Eight veterans of the Special Operations Forces proved that they were still some of the toughest men in America during a nine-day motorcycle ride from Seattle to Tampa, FL.
The ride – appropriately named Project Road Warrior – was designed to help wounded and injured special operations vets take back their independence and freedom. Covering more than 3,000 miles in less than 10 days, the voyage led the ambitious vets through Colorado, Wyoming and parts of Texas.
Two Air Force Academy classmates got the idea after reading about a scooter ride from Alaska to the Gulf Coast of Louisiana. One of the young men piloted the Air Force’s E-3 Airborne Warning and Control System before he was diagnosed with epilepsy in 2010.
Originally, the servicemen wanted Project Road Warrior to be a scooter ride as well, but they decided the three-wheeled Can-Am Spyder was more practical. As an added bonus, Can-Am provided nine of their Spyder vehicles to the wounded vets at no cost.
Air Force Technician Sergeant Alex Eudy was an Air Force special operations weather technician before he suffered life-changing injuries in Afghanistan. In 2009, a bomb hit the vehicle he was traveling in, crushing his feet and ankles.
Eudy still serves on active duty at Walter Reed National Military Medical Center, with the help of special braces to keep weight off his feet. He and his fellow wounded riders called the trip “adventure therapy.”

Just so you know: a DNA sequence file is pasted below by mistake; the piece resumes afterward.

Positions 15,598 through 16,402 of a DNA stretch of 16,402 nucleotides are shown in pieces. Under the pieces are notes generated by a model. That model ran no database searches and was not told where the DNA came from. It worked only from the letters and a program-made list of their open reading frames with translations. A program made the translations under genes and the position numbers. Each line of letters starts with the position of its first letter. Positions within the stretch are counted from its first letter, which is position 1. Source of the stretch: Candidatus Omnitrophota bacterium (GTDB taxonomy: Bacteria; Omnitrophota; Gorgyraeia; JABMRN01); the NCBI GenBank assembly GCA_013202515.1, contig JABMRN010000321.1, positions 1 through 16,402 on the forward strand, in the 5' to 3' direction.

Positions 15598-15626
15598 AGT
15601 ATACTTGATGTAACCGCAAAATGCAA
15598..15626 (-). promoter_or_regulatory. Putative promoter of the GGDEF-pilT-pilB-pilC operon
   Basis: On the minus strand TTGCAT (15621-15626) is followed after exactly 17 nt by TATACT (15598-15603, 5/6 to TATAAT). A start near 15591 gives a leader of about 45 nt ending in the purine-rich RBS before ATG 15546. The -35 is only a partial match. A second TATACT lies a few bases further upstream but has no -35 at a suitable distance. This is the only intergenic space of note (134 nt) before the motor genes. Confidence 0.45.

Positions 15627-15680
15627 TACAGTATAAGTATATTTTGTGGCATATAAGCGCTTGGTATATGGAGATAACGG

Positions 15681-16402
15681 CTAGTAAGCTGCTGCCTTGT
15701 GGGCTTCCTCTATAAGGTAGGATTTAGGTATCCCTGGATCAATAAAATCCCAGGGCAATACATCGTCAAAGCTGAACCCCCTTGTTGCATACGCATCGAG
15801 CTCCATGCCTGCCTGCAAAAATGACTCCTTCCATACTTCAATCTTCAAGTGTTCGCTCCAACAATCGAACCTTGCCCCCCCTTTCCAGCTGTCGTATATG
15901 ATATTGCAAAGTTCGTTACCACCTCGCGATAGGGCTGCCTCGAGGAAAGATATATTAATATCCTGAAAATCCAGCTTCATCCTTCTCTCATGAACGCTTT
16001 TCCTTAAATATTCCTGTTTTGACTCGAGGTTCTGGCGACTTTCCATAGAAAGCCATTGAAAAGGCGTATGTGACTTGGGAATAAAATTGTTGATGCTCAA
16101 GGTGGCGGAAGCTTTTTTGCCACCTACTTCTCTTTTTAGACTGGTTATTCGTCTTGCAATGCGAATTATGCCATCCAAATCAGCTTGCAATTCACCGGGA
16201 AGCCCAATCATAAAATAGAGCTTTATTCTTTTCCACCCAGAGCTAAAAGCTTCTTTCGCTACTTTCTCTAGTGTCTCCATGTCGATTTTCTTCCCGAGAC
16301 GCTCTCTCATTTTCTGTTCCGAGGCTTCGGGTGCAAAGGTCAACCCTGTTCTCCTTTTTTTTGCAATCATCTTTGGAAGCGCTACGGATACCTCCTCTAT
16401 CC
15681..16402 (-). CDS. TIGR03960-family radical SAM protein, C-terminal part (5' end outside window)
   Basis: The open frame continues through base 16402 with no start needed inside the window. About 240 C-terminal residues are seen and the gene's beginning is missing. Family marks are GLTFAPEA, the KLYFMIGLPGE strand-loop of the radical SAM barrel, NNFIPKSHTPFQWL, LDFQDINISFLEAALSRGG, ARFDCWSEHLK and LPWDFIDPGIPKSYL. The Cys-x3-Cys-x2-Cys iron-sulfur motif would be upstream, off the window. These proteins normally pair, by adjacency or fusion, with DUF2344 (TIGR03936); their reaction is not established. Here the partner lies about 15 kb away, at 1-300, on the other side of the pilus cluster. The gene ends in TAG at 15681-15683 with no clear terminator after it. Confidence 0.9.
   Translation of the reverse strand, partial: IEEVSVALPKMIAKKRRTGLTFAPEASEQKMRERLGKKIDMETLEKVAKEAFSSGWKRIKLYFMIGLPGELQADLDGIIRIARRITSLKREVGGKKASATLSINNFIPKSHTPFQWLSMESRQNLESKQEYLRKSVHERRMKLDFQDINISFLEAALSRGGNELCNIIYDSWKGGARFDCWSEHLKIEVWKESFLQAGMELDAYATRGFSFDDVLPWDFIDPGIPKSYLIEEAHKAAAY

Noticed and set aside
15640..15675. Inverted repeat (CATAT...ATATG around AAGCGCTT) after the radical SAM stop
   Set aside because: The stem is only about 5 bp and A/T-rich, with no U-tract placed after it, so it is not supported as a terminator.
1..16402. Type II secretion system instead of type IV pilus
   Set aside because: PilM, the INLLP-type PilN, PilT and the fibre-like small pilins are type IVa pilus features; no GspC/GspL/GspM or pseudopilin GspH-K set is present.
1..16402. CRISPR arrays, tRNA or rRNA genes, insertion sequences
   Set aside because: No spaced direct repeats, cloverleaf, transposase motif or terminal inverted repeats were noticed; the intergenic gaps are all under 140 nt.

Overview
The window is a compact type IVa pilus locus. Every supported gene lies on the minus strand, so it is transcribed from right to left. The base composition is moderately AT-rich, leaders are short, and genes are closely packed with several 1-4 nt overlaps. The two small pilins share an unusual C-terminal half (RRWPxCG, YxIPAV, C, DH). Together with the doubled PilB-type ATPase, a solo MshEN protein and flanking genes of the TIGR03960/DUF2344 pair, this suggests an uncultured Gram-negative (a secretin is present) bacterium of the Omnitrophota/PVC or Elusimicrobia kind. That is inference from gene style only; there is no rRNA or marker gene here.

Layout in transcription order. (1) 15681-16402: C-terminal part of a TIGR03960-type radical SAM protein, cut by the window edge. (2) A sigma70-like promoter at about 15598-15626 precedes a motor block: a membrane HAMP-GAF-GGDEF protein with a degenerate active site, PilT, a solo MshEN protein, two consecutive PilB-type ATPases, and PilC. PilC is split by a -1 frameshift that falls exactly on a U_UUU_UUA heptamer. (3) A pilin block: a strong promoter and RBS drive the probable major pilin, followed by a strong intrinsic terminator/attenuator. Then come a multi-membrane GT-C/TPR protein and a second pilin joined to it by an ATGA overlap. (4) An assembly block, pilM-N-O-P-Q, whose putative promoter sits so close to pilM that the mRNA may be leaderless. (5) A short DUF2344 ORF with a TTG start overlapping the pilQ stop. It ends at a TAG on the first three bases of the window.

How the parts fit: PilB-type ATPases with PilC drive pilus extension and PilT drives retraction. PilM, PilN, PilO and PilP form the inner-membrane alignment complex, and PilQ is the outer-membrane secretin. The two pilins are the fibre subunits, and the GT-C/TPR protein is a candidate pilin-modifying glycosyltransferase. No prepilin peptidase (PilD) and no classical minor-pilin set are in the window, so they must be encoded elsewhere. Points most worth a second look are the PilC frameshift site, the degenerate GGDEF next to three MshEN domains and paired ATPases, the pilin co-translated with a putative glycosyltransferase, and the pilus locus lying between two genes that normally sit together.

According to Eudy, just being on the road without the pressures of everyday life produced visible changes in most of the riders.
“For 10 straight days all I’m focusing on is my brothers- and sisters-in-arms, the folks that I’ve met,” Eudy said. “Here we are a bunch of wounded and injured vets helping each other out, and just laughing about it.”
Anthony Radetic was an Army aviator before a motorcycle accident paralyzed him from the waist down. In a wheelchair he feels different from his fellow veterans, but on a bike everything is different. “I’m hanging with these guys. When I pull up to a light, no one even knows I’m in a wheelchair,” Radetic said. “It’s an equalizer.”
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Metier Law Firm strongly supports our nation’s veterans. We want them and all other motorcyclists to travel safely wherever their adventures may take them. As lawyers who ride, we are dedicated to providing the Colorado motorcycle community with knowledgeable and affordable legal representation.
[Did You Know: In 2012, 3.6 million American veterans were living with a service-connected disability.]
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